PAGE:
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IL-33 Is Selectively Expressed By Esophageal Basal Layer Epithelial Cells during Allergic Inflammation
Monday, March 7, 2016
South Exhibit Hall H (Convention Center)
Jared Travers, Mark Rochman, PhD, Ting Wen, PhD, Marc E. Rothenberg, MD PhD FAAAAI
Rationale: Recent studies on the pathogenesis of allergic disorders have focused on the involvement of innate cytokines produced by epithelial cells that promote the development of Th2 cell immunity. Herein, we focused on the involvement of the innate cytokine IL-33 in eosinophilic esophagitis (EoE). We aimed to test the hypothesis that IL-33 has increased expression in the epithelium in EoE.   

Methods: Quantitative real-time PCR (qRT-PCR), immunohistochemistry (IHC), immunofluorescence (IF), and flow cytometry were performed on esophageal biopsies of patients with inactive and active EoE or control individuals.

Results: IL-33 mRNA was increased (2-fold; p = 0.045) in active EoE biopsies compared to control biopsies. While IL-33 protein was not present in the esophageal epithelium in control individuals and in patients with inactive EoE, IL-33 protein was detected in the epithelium of patients with active EoE and was limited to the nuclei of the cellular layer in direct contact with the basement membrane between papillae. These IL-33-positive cells were characterized by low expression of podoplanin and p75 by both IF and flow cytometry. In contrast, IL-33-negative basal layer epithelial cells expressed high levels of podoplanin and p75. Further analysis revealed that the IL-33-positive cells co-express E-cadherin, keratin 5 and keratin 14, but not the proliferation marker Ki67.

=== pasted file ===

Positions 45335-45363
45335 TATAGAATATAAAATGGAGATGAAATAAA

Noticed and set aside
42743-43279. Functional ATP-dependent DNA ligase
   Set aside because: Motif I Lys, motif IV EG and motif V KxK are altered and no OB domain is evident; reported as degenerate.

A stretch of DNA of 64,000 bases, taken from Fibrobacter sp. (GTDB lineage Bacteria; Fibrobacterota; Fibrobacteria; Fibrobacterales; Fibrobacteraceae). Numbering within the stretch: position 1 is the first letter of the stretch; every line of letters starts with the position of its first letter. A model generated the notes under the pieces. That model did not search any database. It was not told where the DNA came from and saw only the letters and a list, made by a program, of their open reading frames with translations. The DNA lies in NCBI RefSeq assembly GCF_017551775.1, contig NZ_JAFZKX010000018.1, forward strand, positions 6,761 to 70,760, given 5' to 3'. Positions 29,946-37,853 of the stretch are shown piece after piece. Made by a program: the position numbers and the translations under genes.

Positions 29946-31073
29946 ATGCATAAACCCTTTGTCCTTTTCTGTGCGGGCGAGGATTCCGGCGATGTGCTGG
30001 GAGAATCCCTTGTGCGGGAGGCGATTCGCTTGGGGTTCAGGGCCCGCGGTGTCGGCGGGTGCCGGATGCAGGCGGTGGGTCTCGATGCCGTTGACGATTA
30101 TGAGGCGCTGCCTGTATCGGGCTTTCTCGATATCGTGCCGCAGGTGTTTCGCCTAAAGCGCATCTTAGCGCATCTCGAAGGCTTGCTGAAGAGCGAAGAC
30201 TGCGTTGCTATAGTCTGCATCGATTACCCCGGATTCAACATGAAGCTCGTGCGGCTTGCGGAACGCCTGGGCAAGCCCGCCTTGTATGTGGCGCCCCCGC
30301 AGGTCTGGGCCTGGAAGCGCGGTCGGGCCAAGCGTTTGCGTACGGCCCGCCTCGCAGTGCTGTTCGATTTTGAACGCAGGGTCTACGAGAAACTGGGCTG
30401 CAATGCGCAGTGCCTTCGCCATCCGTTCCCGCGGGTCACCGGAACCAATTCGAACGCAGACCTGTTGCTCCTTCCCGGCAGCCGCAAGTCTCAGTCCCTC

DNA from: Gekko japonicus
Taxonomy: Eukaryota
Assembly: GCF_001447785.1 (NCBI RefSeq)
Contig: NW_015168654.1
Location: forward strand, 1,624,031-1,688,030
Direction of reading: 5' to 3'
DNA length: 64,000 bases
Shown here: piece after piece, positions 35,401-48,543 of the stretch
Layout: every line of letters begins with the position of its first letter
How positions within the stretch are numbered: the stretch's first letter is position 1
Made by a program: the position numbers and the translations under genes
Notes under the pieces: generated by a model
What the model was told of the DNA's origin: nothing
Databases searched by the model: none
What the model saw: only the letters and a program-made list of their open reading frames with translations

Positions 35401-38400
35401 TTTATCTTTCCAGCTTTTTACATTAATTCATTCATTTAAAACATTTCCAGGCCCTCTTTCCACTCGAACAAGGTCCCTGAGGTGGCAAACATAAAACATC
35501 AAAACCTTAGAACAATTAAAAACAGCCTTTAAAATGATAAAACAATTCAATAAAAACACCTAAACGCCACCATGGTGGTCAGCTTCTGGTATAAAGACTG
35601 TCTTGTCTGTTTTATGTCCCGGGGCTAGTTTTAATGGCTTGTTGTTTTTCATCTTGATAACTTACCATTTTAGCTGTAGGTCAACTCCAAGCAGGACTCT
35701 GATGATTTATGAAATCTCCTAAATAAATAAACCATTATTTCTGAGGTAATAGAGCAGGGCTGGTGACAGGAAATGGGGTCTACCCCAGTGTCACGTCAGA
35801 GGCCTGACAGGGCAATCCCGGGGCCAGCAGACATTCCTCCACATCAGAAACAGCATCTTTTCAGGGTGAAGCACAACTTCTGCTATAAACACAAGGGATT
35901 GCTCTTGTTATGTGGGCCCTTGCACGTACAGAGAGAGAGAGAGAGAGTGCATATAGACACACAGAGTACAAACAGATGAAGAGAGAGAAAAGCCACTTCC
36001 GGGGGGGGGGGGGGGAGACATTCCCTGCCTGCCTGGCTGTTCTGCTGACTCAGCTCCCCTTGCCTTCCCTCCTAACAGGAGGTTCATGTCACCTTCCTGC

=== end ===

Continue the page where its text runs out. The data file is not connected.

Conclusions: IL-33 is selectively present only during active EoE disease in the most basal layer in a quiescent population. We propose that IL-33 is likely involved in disease pathogenesis.